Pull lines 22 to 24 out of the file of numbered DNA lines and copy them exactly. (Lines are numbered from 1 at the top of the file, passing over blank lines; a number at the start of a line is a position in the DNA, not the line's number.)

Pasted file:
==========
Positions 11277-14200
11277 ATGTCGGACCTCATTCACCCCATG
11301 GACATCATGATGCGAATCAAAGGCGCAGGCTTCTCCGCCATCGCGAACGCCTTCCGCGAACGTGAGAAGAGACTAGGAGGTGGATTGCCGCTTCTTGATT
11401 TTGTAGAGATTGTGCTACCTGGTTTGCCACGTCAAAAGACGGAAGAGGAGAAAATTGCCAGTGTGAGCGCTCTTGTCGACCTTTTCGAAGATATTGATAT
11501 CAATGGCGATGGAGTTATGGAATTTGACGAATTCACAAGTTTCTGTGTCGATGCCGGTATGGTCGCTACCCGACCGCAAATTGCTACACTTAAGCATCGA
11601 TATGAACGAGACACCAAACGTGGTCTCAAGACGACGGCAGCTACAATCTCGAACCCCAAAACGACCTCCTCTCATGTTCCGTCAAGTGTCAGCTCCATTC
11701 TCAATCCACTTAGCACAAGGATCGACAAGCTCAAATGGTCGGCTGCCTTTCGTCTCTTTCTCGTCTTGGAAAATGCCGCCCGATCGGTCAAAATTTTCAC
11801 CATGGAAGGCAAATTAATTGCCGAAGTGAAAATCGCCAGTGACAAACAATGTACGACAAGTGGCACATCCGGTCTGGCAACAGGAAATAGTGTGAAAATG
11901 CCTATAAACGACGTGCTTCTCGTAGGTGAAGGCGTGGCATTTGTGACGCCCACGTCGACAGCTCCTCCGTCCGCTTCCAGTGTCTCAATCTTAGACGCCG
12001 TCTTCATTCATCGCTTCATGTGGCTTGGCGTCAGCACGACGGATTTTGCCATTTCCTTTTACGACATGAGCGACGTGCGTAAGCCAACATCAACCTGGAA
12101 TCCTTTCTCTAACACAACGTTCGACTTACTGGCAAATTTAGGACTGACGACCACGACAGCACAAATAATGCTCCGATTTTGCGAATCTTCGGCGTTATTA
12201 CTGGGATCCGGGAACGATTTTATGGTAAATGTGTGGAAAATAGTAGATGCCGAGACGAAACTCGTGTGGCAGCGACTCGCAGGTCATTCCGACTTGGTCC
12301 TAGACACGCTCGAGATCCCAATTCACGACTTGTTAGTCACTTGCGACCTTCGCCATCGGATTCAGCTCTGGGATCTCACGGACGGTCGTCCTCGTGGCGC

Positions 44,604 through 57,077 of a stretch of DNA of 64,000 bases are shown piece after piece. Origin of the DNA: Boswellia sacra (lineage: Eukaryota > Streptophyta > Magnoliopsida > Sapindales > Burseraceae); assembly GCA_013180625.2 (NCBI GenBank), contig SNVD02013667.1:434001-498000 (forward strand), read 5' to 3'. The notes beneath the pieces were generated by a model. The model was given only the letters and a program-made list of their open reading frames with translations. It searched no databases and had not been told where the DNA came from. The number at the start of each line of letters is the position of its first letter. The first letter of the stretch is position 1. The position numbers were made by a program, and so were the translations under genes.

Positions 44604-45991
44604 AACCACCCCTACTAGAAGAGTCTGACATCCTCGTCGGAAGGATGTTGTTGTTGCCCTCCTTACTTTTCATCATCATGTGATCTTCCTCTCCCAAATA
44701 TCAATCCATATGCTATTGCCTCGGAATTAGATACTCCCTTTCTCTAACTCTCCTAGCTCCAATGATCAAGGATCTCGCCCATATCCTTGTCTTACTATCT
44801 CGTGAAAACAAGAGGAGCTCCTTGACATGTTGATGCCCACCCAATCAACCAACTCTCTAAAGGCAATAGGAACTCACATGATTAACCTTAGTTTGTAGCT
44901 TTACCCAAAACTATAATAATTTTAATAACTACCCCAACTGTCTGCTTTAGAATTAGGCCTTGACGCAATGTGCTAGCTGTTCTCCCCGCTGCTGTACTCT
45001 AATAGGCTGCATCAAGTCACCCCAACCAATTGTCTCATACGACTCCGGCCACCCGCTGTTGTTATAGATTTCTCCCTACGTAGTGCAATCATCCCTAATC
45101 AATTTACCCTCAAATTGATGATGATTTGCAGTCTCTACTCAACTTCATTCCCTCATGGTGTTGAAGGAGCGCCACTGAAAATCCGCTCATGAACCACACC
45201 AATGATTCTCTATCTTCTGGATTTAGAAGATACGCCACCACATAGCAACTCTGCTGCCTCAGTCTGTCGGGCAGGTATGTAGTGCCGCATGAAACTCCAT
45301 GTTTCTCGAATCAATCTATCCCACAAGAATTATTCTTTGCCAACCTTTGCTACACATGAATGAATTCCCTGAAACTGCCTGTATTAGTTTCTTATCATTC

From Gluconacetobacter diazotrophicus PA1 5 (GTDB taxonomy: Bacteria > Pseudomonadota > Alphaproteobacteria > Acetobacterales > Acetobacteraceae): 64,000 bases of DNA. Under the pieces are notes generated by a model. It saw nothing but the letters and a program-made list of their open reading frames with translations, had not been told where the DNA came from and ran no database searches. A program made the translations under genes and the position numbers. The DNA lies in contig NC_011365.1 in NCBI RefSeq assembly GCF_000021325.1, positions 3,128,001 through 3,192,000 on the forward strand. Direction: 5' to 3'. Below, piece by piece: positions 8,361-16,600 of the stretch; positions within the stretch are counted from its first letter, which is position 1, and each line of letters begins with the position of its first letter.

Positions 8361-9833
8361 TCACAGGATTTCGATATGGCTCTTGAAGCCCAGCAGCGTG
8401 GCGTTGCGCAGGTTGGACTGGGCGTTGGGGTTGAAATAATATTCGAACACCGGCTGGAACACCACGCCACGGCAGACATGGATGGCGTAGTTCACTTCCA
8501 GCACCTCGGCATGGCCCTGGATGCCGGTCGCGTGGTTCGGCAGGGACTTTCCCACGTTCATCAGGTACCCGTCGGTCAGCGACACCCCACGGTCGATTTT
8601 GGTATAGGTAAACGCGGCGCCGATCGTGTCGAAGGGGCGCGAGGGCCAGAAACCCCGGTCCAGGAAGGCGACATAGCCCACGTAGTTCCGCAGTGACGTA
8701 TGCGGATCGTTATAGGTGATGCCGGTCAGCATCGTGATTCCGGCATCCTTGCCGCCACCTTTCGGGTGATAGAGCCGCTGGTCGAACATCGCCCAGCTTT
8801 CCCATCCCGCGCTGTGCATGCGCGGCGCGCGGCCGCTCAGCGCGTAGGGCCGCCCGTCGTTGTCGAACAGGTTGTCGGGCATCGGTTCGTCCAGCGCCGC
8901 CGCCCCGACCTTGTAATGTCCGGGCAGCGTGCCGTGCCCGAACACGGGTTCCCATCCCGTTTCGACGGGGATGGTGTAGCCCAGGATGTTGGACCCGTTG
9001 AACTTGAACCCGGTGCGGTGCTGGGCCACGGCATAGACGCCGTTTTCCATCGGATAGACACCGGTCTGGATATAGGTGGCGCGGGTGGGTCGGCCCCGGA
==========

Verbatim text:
45201 AATGATTCTCTATCTTCTGGATTTAGAAGATACGCCACCACATAGCAACTCTGCTGCCTCAGTCTGTCGGGCAGGTATGTAGTGCCGCATGAAACTCCAT
45301 GTTTCTCGAATCAATCTATCCCACAAGAATTATTCTTTGCCAACCTTTGCTACACATGAATGAATTCCCTGAAACTGCCTGTATTAGTTTCTTATCATTC

From Gluconacetobacter diazotrophicus PA1 5 (GTDB taxonomy: Bacteria > Pseudomonadota > Alphaproteobacteria > Acetobacterales > Acetobacteraceae): 64,000 bases of DNA. Under the pieces are notes generated by a model. It saw nothing but the letters and a program-made list of their open reading frames with translations, had not been told where the DNA came from and ran no database searches. A program made the translations under genes and the position numbers. The DNA lies in contig NC_011365.1 in NCBI RefSeq assembly GCF_000021325.1, positions 3,128,001 through 3,192,000 on the forward strand. Direction: 5' to 3'. Below, piece by piece: positions 8,361-16,600 of the stretch; positions within the stretch are counted from its first letter, which is position 1, and each line of letters begins with the position of its first letter.